If a thread breaks while you are making the lace, and only a short tail is left, use the weaver's knot to tie on a new thread.  It will make a small knot that won't be visible unless you look really closely. It will be invisible in practical terms.  Make this knot in the new thread.  Put the tail of the broken thread at    *  .   Pull on all 3 tails simultaneously: the broken thread, the tail of the new bobbin, and the new bobbin itself.


In the diagram at left the old thread is red, the new thread is gray.

To replenish a bobbin which ran out of thread: make a knot in the new bobbin thread, and hang the knot on a pin just above the last section you finished - about 1 inch above.  Then wrap the tail of thread from the old bobbin onto the new bobbin, with the new bobbin thread.  Wind about a foot and a half doubled.  Make the hitch with both threads treated as 1 thread. 










First, practice the basic movements: cross and twist. At left, each line represents one thread. All bobbin lace is made of two basic movements, the cross and the twist. We always work with 2 pairs of bobbins.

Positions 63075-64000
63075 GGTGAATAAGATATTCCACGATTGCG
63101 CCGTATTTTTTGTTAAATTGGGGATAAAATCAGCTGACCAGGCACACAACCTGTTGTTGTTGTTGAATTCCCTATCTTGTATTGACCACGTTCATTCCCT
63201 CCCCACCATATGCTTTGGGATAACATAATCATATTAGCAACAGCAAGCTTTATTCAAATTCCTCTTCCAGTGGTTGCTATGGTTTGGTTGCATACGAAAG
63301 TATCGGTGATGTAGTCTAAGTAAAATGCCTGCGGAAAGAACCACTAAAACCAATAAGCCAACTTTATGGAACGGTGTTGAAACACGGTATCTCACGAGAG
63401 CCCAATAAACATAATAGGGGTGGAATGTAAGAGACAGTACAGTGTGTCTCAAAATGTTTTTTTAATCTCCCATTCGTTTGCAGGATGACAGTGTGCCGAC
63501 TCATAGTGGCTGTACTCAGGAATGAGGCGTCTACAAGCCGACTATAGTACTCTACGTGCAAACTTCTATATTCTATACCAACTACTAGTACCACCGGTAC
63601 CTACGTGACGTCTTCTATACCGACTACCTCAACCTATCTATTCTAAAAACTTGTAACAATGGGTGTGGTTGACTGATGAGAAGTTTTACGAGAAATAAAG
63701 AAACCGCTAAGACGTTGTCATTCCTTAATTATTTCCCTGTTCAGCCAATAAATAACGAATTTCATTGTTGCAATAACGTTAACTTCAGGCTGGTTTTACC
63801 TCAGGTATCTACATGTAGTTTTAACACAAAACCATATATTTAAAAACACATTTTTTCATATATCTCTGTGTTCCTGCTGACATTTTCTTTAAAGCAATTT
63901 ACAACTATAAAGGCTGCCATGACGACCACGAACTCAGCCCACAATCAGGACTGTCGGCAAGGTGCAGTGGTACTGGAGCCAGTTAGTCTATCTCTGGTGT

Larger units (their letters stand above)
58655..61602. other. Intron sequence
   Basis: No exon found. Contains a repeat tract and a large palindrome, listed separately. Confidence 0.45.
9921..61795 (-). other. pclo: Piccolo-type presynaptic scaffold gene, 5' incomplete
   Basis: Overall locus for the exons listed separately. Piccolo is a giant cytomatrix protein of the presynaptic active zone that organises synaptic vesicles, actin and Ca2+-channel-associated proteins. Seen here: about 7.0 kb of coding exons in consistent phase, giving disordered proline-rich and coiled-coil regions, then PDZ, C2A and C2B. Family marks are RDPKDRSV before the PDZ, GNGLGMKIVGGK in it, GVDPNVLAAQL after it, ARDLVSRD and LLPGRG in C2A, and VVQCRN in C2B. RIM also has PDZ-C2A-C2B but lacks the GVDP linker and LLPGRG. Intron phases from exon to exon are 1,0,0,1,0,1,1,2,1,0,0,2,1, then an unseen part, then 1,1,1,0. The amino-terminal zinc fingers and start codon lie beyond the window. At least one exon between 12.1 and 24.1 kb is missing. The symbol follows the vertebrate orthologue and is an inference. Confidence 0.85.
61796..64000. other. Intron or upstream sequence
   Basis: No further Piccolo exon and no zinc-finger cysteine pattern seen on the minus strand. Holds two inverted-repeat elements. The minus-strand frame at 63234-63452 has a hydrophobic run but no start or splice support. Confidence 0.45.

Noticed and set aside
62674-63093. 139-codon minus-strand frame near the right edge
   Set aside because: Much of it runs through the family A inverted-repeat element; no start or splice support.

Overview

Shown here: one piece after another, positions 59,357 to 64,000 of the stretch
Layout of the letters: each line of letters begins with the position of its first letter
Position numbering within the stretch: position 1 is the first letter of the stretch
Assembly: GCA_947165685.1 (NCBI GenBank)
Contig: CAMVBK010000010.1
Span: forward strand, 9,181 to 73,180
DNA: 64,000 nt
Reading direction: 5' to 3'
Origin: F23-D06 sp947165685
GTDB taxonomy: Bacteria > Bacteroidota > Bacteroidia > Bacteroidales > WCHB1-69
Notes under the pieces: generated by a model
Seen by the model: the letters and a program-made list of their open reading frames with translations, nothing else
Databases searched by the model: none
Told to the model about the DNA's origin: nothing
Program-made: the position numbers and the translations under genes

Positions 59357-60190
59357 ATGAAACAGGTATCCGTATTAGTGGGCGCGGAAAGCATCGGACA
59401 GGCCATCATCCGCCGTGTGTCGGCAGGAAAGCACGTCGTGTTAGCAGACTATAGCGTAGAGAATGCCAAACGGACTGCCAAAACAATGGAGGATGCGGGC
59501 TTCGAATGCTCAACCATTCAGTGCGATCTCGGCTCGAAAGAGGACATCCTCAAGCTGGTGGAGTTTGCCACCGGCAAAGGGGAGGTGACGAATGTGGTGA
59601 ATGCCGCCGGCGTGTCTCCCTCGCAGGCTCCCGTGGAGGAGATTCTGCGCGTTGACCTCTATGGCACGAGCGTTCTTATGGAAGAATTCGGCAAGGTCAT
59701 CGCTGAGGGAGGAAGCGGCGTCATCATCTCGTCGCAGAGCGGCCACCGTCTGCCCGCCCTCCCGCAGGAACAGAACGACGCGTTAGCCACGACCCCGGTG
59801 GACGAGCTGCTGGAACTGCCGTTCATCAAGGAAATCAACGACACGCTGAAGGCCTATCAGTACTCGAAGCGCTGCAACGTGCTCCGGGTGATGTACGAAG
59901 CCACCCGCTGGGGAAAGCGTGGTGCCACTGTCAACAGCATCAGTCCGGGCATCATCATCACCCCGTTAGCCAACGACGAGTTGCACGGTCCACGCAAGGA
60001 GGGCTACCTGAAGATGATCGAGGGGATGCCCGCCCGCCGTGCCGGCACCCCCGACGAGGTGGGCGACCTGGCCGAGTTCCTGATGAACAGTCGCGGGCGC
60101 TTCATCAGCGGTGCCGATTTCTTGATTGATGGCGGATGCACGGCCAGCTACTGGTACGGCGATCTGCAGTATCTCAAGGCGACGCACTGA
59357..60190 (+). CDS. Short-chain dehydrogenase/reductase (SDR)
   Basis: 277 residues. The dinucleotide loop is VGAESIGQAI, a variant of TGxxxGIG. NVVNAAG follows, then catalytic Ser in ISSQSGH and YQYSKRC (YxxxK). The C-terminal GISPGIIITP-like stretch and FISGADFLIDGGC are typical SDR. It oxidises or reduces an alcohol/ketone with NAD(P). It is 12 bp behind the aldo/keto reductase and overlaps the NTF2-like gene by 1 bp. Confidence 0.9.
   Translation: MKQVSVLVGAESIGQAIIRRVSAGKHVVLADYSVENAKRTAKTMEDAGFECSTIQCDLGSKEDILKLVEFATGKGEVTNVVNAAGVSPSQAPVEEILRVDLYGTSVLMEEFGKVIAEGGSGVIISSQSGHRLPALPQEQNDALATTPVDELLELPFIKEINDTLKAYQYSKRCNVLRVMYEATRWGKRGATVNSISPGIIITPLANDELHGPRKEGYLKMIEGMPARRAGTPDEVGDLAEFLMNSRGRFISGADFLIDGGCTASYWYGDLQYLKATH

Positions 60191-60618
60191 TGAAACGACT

Take 2 pairs of bobbins. Think of the bobbins as occupying 4 positions from left to right: 1-2-3-4. Think of the numbers as applying to the positions, not the bobbins. As you work the bobbins will constantly change position.

Lift bobbin in position 2 over the one in position 3. This is a cross. Then renumber the bobbins in your head.

Then simultaneously lift 2 over 1 and 4 over 3. This is a twist. Then renumber the bobbins in your head.

All bobbin lace consists of these two movements worked with varying pairs of bobbins, in varying sequences, in varying pinning patterns.

 To make your pricking lay the pattern onto a piece of pricking card. Find a needle the same diameter as the pins you will be using. Set the needle into a pin vise so that only about ½ inch (1 cm) of the needle extends past the jaws. Prick holes through the paper pattern straight down into the card, as accurately as you can. Now set up your pillow with the pricking a little above the center on a flat pillow. The first pricking will be for braids (American English, but called plaits in British English).


Below are diagrams of the three major stitches: cloth stitch, half stitch, and double stitch. Some lacemakers in the world do half stitch as twist cross, and some do it cross twist. There is some controversy about this, but I believe it is pointless. The lace will look the same whichever way you do it. But you must be consistent all the time, in the same piece, or your lace will be ruined. I do it twist cross.


There is an international color coding system for representing different stitches on diagrams. Study the following diagram: Cloth stitch is represented by purple. Cloth stitch is done the same way by everyone in the world, although different names may be used.